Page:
PAINFUL ENGORGEMENT, PUERPERAL MASTITIS
Painful engorgement of the breast is caused by vascular and lymphatic stasis. It usually occurs on the third or fourth day postpartum, before the onset of lactation. It also occurs when lactation, once established, is interrupted. The breasts are heavy, painful, warm, ﬁrm and tender to palpation, with prominent axillary prolongations (axillary tail of Spence, part of the mammary gland that extends along the inferolateral edge of the pectoralis major toward the axilla). Fever rarely exceeds 1 or 2 degrees (°F) over normal. The overlying skin may be edematous and the nipple may be so ﬂattened that the baby cannot grasp it. Pumping or manually expressing some breast milk can help reduce engorgement, allowing the baby to properly latch and nurse. The degree of engorgement usually lessens with each child; ﬁrst-time mothers often have more engorgement than women who are nursing their second or subsequent children. In cases where lactation is being discontinued, the breasts should be ﬁrmly bound and ice packs and analgesics used as needed for pain relief.
Prevention of infectious mastitis consists of taking care to wash the hands well (and any other equipment used) before breastfeeding or breast manipulation. Additionally, the nipples and the infant’s face should also be clean before each feeding.
Acute mastitis occurs more frequently during the ﬁrst 4 months of lactation. Mastitis occurs in approximately 10% of breastfeeding mothers in the United States, with more than half of these cases occurring in ﬁrst-time nursing mothers. The portal of entry for the infectious organisms is usually a cracked or traumatized nipple allowing entry for organisms from the baby’s nose and mouth. The signs of onset are fever, leukocytosis, unilateral tenderness, and a zone of induration. In some cases the infection progresses rather rapidly, and the body temperature may rise as high as 105° to 106° degrees Fahrenheit (40.5° to 41° C). In such instances suppuration usually starts within 48 hours. Abscess formation can usually be avoided if antibiotic therapy is instituted promptly. For most cases, nursing need not be stopped. A tight binder supporting the breasts can improve symptoms, along with ice bags applied for analgesia. In suppurative cases, dicloxacillin therapy will treat the infection, but any abscesses formed should be evacuated. The choice of antibiotic should be adjusted based on the patient’s history, allergies (if any), and the prevalence of methicillin resistant Staphylococcus aureus. Ciproﬂoxacin, clindamycin, and trimethoprim/sulfamethoxazole are often effective against methicillin-resistant S. aureus. However, trimethoprim/sulfamethoxazole should be avoided in women breastfeeding infants below the age of 2 months. According to the site of the mastitis, three types have been distinguished the subareolar, the glandular, and the interstitial forms. In the subareolar type of infection, the abscess, when it forms, is conﬁned to the area just beneath the nipple. In the glandular form one or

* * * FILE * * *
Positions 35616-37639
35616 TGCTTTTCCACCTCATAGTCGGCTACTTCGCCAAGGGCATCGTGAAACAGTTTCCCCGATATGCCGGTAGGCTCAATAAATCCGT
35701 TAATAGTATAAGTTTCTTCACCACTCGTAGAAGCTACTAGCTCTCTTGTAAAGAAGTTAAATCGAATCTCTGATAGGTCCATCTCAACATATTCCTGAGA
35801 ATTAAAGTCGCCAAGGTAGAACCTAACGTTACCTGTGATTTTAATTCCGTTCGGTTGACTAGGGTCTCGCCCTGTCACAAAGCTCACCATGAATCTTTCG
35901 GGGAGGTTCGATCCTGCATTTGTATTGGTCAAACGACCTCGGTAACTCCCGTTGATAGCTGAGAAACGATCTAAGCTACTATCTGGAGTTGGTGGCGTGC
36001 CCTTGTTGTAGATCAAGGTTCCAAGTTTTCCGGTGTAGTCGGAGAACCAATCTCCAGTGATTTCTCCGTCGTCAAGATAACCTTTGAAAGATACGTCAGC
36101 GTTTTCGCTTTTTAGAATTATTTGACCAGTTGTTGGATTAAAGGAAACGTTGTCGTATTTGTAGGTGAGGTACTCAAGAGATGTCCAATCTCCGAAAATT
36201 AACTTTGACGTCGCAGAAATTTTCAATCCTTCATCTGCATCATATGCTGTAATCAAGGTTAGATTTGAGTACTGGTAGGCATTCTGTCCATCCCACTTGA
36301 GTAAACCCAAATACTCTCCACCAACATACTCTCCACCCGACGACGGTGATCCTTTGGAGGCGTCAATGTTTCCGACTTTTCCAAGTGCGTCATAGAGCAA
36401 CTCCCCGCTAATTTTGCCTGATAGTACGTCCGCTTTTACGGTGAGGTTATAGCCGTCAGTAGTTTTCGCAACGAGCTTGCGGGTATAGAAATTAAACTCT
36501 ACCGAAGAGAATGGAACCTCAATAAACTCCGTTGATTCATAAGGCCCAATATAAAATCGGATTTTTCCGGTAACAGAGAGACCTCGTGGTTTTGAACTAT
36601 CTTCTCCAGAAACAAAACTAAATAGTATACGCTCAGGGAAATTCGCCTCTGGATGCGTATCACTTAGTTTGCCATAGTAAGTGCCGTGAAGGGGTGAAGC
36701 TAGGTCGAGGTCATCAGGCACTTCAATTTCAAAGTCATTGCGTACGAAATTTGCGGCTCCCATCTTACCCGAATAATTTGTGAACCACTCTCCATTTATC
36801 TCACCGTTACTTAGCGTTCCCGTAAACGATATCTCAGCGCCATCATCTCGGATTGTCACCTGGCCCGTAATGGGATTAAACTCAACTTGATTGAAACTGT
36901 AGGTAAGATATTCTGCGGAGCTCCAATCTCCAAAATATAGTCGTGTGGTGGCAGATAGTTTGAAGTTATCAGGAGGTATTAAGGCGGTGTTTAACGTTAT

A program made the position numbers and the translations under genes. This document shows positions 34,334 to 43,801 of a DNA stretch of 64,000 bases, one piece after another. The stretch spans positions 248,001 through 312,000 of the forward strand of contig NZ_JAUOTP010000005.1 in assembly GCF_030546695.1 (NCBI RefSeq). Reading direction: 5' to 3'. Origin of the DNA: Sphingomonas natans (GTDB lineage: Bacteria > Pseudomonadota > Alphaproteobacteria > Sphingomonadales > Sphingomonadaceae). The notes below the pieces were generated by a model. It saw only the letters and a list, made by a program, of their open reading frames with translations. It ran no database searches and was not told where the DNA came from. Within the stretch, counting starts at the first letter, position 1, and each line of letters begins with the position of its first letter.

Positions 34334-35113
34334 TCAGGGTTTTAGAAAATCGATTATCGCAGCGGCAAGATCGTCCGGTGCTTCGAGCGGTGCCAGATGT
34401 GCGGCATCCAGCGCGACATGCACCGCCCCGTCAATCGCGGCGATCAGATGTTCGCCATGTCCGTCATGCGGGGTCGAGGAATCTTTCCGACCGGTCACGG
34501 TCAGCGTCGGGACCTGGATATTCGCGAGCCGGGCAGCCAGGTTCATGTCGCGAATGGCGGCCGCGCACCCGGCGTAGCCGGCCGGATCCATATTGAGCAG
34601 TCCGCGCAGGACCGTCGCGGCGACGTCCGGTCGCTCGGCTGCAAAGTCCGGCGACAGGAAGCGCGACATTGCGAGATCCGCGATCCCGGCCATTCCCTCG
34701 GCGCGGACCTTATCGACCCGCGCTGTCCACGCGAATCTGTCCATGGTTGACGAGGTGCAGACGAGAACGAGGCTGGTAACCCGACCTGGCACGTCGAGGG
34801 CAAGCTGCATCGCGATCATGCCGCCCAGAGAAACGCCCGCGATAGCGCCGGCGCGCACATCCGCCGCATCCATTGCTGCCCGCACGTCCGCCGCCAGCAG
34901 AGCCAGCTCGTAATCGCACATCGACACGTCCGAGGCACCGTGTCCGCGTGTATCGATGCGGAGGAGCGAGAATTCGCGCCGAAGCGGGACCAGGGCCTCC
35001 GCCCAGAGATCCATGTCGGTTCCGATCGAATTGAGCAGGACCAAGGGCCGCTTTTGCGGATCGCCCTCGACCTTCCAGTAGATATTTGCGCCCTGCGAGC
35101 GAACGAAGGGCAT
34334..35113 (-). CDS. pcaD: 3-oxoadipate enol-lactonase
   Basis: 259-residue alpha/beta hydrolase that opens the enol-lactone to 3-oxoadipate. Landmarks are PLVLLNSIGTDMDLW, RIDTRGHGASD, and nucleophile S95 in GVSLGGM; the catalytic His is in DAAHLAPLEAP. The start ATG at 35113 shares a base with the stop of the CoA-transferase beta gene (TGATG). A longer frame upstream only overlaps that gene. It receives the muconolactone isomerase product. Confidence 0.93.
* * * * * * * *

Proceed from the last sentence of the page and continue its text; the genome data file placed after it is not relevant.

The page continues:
more lobes are involved, and the abscess may rupture spontaneously, giving rise to a sinus tract. In the interstitial form the fatty and connective tissues are involved, giving rise to a retromammary abscess overlying the pectoral fascia, as shown in the illustration. Once signs of suppuration have developed, efforts to localize the abscess by heat application should be made, and the abscess should be incised and drained. In some cases a chronic mastitis follows the acute condition. All symptoms and signs of acute mastitis may continue for weeks and months, though to a milder degree. Management of the chronic form is the same as for the acute. Rarely, mastitis can occur in women who have not recently delivered as well as in women after menopause. Because inﬂammatory breast cancer has symptoms very similar to mastitis, the possibility that carcinoma may be masked or hide behind an abscess should be kept in mind.